As the 2011-12 academic year comes to a close let me thank you for all the incredible work, dedication and commitment you have exhibited throughout the year. Without a doubt, our faculty and staff rival those at the most prestigious institutions in the country.
Over the last year we have welcomed and educated a record-number of new students; we have successfully launched a new general education curriculum (UK Core) and a new residential college (Wired); we have made progress on shortening time-to-degree through our online and summer school initiative; we have greatly expanded our international efforts through faculty exchanges, short-courses, new education abroad programs, and our passport to the world initiative (Year of China); among many, many other successes.
Our faculty and staff have been recognized by countless national organizations and agencies, as well as by the University community. The following are just a handful of the many successes achieved this year:
- Nikky Finney (English) awarded the 2011 National Book Award for Poetry
- Brandon Look (Philosophy) awarded a NEH Fellowship
- Joe Straley (Physics-Astronomy) and Francie Chassen-Lopez (History) awarded the Provost Distinguished Service Professorship
- Alan Demlow and Changyou Wang (both Mathematics) awarded Simons Foundation Fellowships
- Dick Jefferies (Anthropology) won the Distinguished Professor Award
- Jeremy Popkin (History) awarded National Humanities Center Fellowship
- Sarah Lyon (Anthropology) awarded best book by the Society for Economic Anthropology
- Rich Schein and Sue Roberts (both in Geography), Ted Fiedler (MCLLC), Alan Nadel (English), and Horace Bartilow and Don Gross (both in Political Science) awarded Fulbright Fellowship
- John Anthony (Chemistry) awarded the UK Libraries Medallion for Intellectual Achievement
- Steve Yates (Chemistry) awarded the first-ever SEC faculty achievement award
- Chris Pool (Anthropology) and Mark Fillmore (Psychology) awarded University Research Professor
- Jonathan Golding (Psychology) won the Carnegie Foundation for the Advancement of Teaching and CASE 2011 Kentucky Professor of the Year award
- Betty Lorch (Psychology) and four colleagues received a $1.5 Million Dollar grant from the US Department of Education for Comprehensive Intervention for Elementary School Children At- Risk for ADHD
- Yinan Wei (Chemistry), Gary Ferland (Physics and Astronomy), and Ramesh Bhatt (Psychology) each received grants over $400,000 from the National Science Foundation
- Brenna Byrd (MCCLL), Yanira Paz (Hispanic Studies), Brad Plaster (Physics & Astronomy) and Christia Brown (Psychology) awarded Outstanding Teaching Awards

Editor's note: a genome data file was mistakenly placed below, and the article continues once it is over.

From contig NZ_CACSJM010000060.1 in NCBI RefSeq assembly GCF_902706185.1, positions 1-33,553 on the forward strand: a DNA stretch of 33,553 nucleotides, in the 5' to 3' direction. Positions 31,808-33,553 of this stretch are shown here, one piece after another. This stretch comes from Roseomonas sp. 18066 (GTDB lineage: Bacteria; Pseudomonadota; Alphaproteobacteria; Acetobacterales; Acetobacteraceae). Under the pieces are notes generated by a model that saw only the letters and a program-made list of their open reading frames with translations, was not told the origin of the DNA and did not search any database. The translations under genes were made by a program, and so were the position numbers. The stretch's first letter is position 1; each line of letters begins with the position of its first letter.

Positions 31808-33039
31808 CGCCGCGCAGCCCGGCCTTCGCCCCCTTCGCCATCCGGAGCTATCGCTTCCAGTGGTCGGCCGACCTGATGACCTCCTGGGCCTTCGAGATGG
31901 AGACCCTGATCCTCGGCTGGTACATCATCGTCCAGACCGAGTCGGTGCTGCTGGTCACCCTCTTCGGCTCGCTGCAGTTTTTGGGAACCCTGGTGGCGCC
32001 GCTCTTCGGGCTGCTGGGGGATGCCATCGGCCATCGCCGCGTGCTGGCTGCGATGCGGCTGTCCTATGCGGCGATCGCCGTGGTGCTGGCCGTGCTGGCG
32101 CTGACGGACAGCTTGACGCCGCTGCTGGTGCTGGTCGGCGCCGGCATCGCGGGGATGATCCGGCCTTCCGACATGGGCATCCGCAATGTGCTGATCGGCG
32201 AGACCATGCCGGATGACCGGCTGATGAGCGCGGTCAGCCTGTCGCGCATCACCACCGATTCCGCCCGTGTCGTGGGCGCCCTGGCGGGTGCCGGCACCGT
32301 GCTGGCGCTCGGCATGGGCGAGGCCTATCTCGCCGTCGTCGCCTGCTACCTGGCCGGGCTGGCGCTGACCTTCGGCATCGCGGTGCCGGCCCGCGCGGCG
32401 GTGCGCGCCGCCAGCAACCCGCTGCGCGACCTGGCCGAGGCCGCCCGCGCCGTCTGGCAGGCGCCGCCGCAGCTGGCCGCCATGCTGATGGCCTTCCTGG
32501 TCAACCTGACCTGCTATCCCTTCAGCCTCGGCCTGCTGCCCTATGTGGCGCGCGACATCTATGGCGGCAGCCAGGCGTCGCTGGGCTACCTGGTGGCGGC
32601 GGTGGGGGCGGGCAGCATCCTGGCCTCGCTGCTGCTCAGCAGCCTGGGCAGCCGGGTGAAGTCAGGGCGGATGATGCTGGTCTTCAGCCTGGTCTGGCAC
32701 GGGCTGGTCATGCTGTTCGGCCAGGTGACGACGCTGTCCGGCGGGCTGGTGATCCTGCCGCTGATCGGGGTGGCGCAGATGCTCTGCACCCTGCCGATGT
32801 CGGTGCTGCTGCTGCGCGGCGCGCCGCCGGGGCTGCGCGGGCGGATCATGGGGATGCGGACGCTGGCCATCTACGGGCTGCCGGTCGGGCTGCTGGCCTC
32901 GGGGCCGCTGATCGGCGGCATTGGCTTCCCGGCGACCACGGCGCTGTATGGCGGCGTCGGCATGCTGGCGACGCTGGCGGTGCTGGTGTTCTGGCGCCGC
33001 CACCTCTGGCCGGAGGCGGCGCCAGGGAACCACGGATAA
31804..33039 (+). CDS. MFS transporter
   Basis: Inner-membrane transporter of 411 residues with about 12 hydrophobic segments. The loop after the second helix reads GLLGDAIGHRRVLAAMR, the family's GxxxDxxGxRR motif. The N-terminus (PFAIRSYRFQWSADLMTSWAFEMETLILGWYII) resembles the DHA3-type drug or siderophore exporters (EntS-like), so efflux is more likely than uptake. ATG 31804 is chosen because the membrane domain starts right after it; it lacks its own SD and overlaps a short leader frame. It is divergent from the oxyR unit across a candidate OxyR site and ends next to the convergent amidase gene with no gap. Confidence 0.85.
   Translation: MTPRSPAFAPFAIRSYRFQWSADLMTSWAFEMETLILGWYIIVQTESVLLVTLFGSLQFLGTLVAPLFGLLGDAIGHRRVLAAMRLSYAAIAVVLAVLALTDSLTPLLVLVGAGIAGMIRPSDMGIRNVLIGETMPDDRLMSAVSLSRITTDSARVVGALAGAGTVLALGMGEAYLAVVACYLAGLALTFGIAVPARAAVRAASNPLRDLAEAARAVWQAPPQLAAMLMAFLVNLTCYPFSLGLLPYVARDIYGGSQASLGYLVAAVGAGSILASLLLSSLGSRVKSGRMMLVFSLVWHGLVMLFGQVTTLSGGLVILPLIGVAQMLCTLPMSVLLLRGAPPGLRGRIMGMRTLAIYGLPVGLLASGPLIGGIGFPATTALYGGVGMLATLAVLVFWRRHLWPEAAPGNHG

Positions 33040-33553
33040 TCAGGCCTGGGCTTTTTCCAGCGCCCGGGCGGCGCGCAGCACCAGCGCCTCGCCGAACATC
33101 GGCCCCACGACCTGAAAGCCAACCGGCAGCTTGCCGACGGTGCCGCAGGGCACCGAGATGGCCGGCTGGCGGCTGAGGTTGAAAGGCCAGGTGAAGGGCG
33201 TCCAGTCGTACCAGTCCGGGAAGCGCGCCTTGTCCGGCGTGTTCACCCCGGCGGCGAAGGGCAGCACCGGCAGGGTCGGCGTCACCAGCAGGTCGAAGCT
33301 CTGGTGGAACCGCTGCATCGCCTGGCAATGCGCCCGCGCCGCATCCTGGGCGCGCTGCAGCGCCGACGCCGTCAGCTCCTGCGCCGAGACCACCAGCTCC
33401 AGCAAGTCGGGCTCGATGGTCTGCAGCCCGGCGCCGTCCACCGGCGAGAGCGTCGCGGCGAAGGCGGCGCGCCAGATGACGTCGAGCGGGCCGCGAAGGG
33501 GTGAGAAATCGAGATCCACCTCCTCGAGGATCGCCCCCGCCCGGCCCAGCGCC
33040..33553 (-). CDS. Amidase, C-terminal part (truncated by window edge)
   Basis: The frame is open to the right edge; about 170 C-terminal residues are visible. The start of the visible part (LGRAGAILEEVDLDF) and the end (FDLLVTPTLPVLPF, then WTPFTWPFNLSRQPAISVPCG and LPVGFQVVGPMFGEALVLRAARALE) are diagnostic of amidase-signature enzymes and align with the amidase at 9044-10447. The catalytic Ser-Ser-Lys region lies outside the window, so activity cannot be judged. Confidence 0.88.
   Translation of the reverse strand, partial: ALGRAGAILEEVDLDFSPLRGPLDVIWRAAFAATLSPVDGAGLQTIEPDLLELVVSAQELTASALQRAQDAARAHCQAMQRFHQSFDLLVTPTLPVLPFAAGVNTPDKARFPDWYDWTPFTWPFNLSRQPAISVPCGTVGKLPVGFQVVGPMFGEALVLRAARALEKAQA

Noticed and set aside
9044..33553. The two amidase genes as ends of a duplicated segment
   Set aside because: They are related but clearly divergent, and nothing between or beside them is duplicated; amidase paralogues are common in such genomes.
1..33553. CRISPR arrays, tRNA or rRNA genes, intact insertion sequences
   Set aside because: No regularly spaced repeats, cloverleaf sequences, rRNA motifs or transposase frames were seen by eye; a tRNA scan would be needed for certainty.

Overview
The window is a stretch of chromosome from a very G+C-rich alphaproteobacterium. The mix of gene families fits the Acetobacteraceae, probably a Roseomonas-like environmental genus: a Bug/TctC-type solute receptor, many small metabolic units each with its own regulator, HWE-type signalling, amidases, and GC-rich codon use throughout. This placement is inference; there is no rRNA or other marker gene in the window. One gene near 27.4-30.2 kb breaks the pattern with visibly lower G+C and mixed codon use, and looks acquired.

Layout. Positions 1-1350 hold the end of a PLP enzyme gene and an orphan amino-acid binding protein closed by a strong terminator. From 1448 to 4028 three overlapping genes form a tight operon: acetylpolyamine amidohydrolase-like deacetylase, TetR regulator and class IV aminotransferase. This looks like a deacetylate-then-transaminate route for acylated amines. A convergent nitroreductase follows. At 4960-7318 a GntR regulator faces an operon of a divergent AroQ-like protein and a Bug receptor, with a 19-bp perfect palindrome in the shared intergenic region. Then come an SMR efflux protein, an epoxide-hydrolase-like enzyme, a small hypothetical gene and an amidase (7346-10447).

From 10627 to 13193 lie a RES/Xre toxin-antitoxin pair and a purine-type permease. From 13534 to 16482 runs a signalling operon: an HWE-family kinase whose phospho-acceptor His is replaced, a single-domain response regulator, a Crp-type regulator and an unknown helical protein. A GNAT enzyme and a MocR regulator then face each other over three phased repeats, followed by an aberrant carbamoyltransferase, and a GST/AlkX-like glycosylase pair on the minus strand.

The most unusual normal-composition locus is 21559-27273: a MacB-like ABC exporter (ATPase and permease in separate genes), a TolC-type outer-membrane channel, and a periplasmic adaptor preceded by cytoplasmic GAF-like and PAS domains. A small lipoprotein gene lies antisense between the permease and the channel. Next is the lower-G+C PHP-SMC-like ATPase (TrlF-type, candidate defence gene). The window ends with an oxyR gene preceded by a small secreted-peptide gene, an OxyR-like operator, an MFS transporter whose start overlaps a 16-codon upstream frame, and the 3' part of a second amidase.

- Adrienne McMahan (Wired) won the Paul L. Nestor Award – one of the top awards given to University staff
- Jamie Wheeler (A&S Advising) won NACADA’s National Advisor of the Year award
As we look towards the future, there is no other way to state that the 2012-13 academic year will be a difficult one. The ensuing budget cuts will be painful. Over the last several weeks I have gathered the academic leadership of the College – the department chairs, program directors, and executive committee members – to begin to understand the scope of the issues in front of us. These conversations will continue throughout the summer, with our hope to have a College-wide discussion when school resumes in August. At this point, we don’t have answers. What I can promise is that we will address this problem collectively, lead by our shared academic values and shared academic governance. In my mind, this is the most critical starting point.
To this end, we have created an electronic way for everyone in the College to offer suggestions as well as evaluate ideas. Click on the following link: http://ideas.as.uky.edu and add your voice and ideas to helping us become more efficient and effective in the work we all do.
I am also heartened by the thought that in such times as these the liberal arts tradition of thought is never more useful and important. Whatever path we carve for our colletive future, I know that it will have been developed out of a nuanced thought process based in humanistic values and understanding and rational inquiry and investigation. Every year we read stories in the national media about employers preferring liberal arts graduates over the long-term because they are trained to be creative, problem solvers with breadth and depth, and able to see connections across discrete ideas and issues. We are an entire college filled with such people. Although the coming months will be difficult, with hard choices to be made as certain priorities are elevated over others, we will do it with our values stated clearly, with thoughtful discussion, and ultimately with an outcome that reaffirms who we are and what we want to become.
I am immensely honored to be counted among you all as a colleague. I will work hard for you this summer, and I deeply appreciate all that you have done this past year for the College.